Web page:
Never had she looked prettier than this morning, seated there on a
little mat, a fresh scarlet flower in her hair, her feet tucked away,
and her brown hands busily at work.

Floyd came up to her.

“So there you are, Isbel,” said he. “I did not think you would have
gone off and left me like that.”

Isbel made no reply; she continued her work without looking up; one
might have fancied that she had not heard him.

“Of course,” said Floyd, “if you had told me, I would not have tried
to stop you. Why should I? You are perfectly free here to do as you
please. I would even have brought you here myself in the boat. How did
you get here?”

“Along the reef,” said Isbel, without looking up.

“Along the reef–why, you must have cut your feet to pieces!”

For reply Isbel pushed a foot out from under her robe.

It was a perfect little foot, honey-colored, perfect in form, the
toenails polished like agate. He had seen it often before, but it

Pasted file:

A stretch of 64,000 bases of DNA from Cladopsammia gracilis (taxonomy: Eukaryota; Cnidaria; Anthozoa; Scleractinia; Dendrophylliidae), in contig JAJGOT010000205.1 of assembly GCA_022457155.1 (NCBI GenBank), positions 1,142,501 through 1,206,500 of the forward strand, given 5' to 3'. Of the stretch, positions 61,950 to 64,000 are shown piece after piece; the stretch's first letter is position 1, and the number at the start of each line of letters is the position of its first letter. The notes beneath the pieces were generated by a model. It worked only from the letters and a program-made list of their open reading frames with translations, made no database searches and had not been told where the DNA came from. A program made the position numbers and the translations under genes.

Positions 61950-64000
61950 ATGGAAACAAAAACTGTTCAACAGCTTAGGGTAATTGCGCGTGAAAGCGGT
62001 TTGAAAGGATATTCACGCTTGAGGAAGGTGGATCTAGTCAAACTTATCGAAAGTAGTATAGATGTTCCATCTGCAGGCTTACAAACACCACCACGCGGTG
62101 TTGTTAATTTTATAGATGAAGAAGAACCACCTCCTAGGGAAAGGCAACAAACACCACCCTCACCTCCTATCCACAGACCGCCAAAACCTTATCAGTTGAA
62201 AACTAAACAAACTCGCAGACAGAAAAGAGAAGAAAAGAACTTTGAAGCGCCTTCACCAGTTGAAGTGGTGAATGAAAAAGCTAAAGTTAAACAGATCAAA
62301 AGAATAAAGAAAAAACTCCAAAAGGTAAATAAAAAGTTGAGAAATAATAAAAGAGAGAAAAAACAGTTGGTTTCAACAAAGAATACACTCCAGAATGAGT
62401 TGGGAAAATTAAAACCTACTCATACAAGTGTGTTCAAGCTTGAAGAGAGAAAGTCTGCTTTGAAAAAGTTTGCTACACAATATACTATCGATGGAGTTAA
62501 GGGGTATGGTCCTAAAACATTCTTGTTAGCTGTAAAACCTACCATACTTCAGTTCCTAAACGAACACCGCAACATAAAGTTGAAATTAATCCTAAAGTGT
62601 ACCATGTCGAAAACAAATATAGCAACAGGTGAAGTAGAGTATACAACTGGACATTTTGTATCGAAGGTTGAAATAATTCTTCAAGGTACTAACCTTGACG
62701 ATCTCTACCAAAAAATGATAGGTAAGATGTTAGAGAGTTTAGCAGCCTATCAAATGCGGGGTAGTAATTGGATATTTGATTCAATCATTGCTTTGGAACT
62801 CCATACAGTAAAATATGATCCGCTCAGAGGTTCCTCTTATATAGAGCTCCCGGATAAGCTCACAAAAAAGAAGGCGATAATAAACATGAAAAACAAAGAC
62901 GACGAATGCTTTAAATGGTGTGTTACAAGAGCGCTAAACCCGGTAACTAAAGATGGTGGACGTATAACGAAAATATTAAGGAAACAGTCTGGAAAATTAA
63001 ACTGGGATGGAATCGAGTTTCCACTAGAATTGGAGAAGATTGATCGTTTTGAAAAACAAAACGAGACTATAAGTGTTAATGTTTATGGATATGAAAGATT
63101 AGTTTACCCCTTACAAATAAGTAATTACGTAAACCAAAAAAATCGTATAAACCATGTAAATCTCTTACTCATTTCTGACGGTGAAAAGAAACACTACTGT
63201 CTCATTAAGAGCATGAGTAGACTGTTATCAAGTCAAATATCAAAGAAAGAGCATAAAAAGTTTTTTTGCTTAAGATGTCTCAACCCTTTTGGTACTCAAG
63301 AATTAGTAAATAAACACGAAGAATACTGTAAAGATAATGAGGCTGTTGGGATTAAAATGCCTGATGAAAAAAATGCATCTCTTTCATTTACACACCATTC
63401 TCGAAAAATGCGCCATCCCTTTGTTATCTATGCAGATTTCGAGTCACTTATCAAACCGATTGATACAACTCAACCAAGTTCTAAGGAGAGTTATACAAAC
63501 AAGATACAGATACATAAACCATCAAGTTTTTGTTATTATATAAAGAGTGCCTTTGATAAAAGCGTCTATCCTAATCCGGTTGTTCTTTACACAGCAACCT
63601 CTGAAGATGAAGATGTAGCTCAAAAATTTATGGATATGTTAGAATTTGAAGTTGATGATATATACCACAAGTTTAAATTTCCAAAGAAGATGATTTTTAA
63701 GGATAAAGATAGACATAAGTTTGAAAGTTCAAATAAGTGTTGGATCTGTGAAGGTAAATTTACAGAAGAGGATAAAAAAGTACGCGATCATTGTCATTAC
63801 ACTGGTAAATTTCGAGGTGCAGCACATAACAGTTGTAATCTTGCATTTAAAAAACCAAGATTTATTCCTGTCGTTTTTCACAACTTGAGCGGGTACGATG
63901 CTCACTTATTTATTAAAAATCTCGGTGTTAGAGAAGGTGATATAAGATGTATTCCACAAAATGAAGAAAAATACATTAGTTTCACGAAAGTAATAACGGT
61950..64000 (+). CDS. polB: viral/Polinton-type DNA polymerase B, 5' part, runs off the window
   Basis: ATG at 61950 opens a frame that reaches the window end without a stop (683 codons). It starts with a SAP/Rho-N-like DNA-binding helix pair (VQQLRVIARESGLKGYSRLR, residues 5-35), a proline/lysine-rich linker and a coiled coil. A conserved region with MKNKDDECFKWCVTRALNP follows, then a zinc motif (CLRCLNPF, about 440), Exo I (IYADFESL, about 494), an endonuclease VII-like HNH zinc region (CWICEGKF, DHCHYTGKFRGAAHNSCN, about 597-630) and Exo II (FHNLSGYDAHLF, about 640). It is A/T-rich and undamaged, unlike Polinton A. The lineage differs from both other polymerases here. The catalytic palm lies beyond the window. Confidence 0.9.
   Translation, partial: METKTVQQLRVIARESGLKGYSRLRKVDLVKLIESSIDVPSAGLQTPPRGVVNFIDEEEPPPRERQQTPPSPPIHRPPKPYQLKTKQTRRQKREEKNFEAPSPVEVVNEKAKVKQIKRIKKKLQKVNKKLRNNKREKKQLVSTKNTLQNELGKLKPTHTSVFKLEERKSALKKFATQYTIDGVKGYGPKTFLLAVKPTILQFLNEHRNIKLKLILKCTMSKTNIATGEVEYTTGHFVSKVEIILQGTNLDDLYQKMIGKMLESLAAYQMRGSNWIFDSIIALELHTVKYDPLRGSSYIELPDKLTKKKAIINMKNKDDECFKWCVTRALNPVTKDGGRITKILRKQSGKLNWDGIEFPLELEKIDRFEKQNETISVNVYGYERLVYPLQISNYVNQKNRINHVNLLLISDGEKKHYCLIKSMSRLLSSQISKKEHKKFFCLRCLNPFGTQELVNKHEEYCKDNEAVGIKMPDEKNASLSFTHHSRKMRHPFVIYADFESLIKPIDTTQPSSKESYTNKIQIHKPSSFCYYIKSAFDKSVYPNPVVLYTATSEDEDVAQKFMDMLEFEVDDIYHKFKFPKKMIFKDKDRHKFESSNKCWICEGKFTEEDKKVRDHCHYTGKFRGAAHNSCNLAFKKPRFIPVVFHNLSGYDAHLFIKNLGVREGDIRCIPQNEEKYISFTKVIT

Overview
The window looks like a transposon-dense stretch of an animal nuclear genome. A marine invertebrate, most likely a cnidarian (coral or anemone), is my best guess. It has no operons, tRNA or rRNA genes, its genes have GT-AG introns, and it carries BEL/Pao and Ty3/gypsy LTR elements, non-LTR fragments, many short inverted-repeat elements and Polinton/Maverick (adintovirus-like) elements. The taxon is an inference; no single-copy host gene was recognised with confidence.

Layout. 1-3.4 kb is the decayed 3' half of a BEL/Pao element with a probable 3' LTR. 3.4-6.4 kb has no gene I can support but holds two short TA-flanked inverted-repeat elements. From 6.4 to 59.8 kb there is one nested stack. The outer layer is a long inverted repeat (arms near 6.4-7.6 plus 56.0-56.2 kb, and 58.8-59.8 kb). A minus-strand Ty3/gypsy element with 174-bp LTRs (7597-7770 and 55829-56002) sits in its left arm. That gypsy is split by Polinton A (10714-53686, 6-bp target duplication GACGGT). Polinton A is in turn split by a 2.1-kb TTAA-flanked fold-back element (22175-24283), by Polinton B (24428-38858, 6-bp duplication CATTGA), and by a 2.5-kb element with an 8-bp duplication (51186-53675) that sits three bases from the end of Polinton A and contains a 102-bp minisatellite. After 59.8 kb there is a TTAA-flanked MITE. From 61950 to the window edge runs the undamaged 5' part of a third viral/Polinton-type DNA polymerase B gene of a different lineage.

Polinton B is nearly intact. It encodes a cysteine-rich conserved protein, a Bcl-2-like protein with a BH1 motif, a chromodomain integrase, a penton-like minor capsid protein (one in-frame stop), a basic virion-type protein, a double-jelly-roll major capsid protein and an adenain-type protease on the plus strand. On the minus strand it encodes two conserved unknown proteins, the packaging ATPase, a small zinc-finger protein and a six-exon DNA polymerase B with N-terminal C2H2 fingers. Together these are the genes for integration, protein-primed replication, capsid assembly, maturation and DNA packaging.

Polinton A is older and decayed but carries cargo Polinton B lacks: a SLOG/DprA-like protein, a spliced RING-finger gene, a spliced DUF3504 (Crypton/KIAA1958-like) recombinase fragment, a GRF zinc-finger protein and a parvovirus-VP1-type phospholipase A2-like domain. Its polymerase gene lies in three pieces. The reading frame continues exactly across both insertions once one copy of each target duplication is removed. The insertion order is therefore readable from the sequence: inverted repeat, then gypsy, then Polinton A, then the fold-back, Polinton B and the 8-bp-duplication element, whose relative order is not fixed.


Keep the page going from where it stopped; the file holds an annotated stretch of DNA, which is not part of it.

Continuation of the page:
seemed to him that he saw it now for the first time. As he looked at it
the toes spread apart, and it was flexed and extended, as if to show
that it had sustained neither scratch nor injury. Then it vanished.

“Well, you are cleverer than I am,” said Floyd. He would not stoop to
question her as to how she had negotiated the reef. If she did not
choose to tell, why, then let her keep silent. He turned on his heel
and walked off to where Sru was waiting for him. Then, as they made for
the place where the oysters were lying ready to be examined, he glanced
back; she had vanished into the tent.

He said nothing to Sru on the matter, nor did the foreman make any
comment about the girl. They set to on their task, working an hour
without any result, and then knocking off for a rest and a smoke.

It was during the second spell, and Floyd had just turned to place the
only take of the morning, a small and nearly valueless pearl, in the
box, which he carried for the purpose, when their attention was drawn
by shouts from the fellows who were working in the lagoon.

They had been shouting and splashing at their work, but these outcries
had a new note that brought Floyd and Sru to their feet in a moment,
and down to the lagoon edge.

The dinghy, in which Floyd had come over, was lying on the sand, with